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POLYmer microACTuators for biomedicine

Final Report Summary - POLYACT (POLYmer microACTuators for biomedicine)

Within the areas of cell biology, biomedicine and minimal invasive surgery, there is a need for soft, flexible and dextrous biocompatible manipulators for handling biological objects, such as single cells and tissues. Present day technologies are based on simple suction using micropipettes for grasping objects. The micropipettes lack the possibility of accurate force control, nor are they soft and compliant and may thus cause damage to the cells or tissue. Other micromanipulators use conventional electric motors however the further miniaturization of electrical motors and their associated gear boxes and/or push/pull wires has reached its limits. Therefore there is an urgent need for new technologies for micromanipulation of soft biological matter.
Our aim is to develop soft, flexible micromanipulators such as micro- tweezers for the handling and manipulation of biological species such as cells and surgical tools for minimal invasive surgery. This ambitious objective will be accomplished by developing novel patterning and microfabrication methods for polymer microactuators and integrate these microactuators into easy to use manipulation tools. We aim to produce tools with minimal dimensions of 100 µm to 1 mm in size, which is 1-2 orders of magnitude smaller than existing technology.
The main objective of this proposed project is to fabricate micro-sized PPy based actuators that can be individually controlled and integrate these in devices with a small footprint and minimum electric power requirement. We focus on developing these microactuators for applications within micromanipulation of cells and surgical tools for minimal invasive surgery. However, the developed technology can be used in many other application areas such robotic devices, optical shutters and diaphragms. One attribute of these actuators is that they require a small electric power, as low as 20-30 mW, and low potentials (~1-2 V). This allows the creation of autonomous micromanipulation tools with the power source on board.
We have developed, fabricated and evaluated two generations and two new fabrication methods to produce soft flexible microactuators In the first generation fabricated individually controlled PVDF thin film based milli-actuators. For this we developed a novel bottom-up fabrication approach. These PVDF thin film milli-actuators were able to work in air and in an electrolyte solution However, it showed that these actuators did not fully exploit the actuation capabilities of polypyrrole because the solid polymer electrolyte (SPE) layer (the thin film PVDF) does not exhibit a high enough ionic conductivity. The bending was not enough to achieve a gripping motion needed. Therefore, instead of downsizing these actuators to the micrometer-domain, we redesigned the actuator layout and focused on exchanging the PVDF SPE with other materials exhibiting high ionic conductivities. A variety of materials has been investigated and evaluated. It showed that ionic materials based on interpenetrating polymer network (IPN) were excellent candidates to produce individually controlled actuators using the bottom-up fabrication approach. Changing the SPE layer also meant that the developed metal patterning on these materials is not possible since it delaminates from the SPE layer due to the swelling of the material. So we developed a second patterning method to achieve high electronic conducting polymer layers to replace the metal layers. The method is based on a vapour phase polymerisation of a conducting polymer which is pattern by micro-contact printed or drop-on-demand printed oxidant layers. After the initial patterned layer of first conducting polymer layer, as second functional conducting polymer layer is electrochemically synthesised. This allowed the patterning of complex actuator devices for micromanipulation The deflection however was not as large as for similar non-patterned trilayer actuators thus limiting the gripping functionality of the produced devices.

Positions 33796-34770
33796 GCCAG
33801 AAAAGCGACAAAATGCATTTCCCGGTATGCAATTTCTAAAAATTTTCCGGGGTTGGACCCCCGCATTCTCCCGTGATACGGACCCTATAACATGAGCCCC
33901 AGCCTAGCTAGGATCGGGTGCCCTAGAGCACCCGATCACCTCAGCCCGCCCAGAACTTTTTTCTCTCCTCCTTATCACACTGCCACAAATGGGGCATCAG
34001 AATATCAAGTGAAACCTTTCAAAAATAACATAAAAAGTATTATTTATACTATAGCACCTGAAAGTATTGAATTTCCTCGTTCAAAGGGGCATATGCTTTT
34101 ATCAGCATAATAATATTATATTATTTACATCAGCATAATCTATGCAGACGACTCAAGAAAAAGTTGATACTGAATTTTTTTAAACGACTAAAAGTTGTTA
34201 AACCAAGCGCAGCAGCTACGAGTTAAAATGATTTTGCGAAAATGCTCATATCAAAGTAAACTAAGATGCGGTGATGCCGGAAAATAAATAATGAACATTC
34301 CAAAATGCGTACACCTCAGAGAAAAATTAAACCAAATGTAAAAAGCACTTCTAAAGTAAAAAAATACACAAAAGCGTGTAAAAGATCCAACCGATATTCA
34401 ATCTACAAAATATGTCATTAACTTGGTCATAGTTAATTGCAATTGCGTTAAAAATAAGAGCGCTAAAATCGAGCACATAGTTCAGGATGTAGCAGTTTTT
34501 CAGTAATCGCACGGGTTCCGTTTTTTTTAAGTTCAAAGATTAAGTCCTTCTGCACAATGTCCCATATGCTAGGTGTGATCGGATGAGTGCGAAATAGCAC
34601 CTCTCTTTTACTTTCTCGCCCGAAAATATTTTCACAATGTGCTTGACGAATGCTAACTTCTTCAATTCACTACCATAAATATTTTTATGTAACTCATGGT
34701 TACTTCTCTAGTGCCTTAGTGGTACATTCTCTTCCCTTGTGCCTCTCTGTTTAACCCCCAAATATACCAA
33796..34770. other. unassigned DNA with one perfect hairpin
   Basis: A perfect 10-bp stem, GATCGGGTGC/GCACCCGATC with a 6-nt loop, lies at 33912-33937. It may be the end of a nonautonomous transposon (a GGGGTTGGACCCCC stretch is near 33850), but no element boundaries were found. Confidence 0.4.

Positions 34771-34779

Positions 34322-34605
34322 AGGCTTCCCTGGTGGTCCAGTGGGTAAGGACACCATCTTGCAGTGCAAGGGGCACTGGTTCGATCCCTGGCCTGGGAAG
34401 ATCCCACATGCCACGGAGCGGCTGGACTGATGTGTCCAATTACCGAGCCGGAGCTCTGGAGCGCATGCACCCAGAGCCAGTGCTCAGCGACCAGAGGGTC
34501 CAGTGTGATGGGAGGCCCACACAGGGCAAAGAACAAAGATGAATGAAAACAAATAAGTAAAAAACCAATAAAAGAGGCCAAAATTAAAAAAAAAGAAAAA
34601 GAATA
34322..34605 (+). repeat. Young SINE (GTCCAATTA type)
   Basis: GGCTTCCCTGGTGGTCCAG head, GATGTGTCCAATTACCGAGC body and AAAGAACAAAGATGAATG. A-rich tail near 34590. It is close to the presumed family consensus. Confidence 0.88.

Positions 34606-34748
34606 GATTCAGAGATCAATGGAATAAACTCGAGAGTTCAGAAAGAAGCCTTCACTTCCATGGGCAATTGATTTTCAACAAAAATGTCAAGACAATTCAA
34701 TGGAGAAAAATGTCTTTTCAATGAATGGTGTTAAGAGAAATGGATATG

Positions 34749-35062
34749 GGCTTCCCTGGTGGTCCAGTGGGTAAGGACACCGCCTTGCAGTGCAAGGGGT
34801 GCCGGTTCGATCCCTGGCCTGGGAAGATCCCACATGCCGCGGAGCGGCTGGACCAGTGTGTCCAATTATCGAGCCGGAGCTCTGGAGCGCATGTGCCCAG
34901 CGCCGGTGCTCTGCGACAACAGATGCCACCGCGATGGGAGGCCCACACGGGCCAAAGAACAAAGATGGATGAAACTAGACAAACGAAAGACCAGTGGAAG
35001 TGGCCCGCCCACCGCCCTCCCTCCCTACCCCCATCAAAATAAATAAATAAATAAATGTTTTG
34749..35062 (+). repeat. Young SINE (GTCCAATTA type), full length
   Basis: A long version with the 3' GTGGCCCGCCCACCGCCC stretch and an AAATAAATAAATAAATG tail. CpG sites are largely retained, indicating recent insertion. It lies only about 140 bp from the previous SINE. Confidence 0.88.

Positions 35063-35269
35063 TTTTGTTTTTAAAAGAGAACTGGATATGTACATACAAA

We have developed two generations of soft, flexible polymer microactuators based on conducting polymer for micromanipulation of soft objects. The first generation is based on a PDVF membrane and Au/PPy individually controllable actuators. The second generation is based on an IPN layer with PEDOT/PPy individually controllable actuators.
We have developed a novel patterning process to pattern highly conductive conducting polymer electrodes. This allows the fabrication of all polymer, patterned microfabricated actuators as demonstrated by the second generation devices developed.
The newly developed soft microactuators may be used in soft microrobotic applications in biomedicine. New surgical technologies are currently developed that employ robotic manipulators, like the DaVinci surgical robot systems. However, these still use traditional, metal based rigid manipulators. Our developed soft microactuators might replace those, resulting in manipulators that are better adapted to interact with the soft tissue in the human body and thus cause less risk of surgery induced trauma. In addition the soft micromanipulators could be used in handling cells and tissues in cultures. Soft manipulators better match the texture and consistency of biological objects.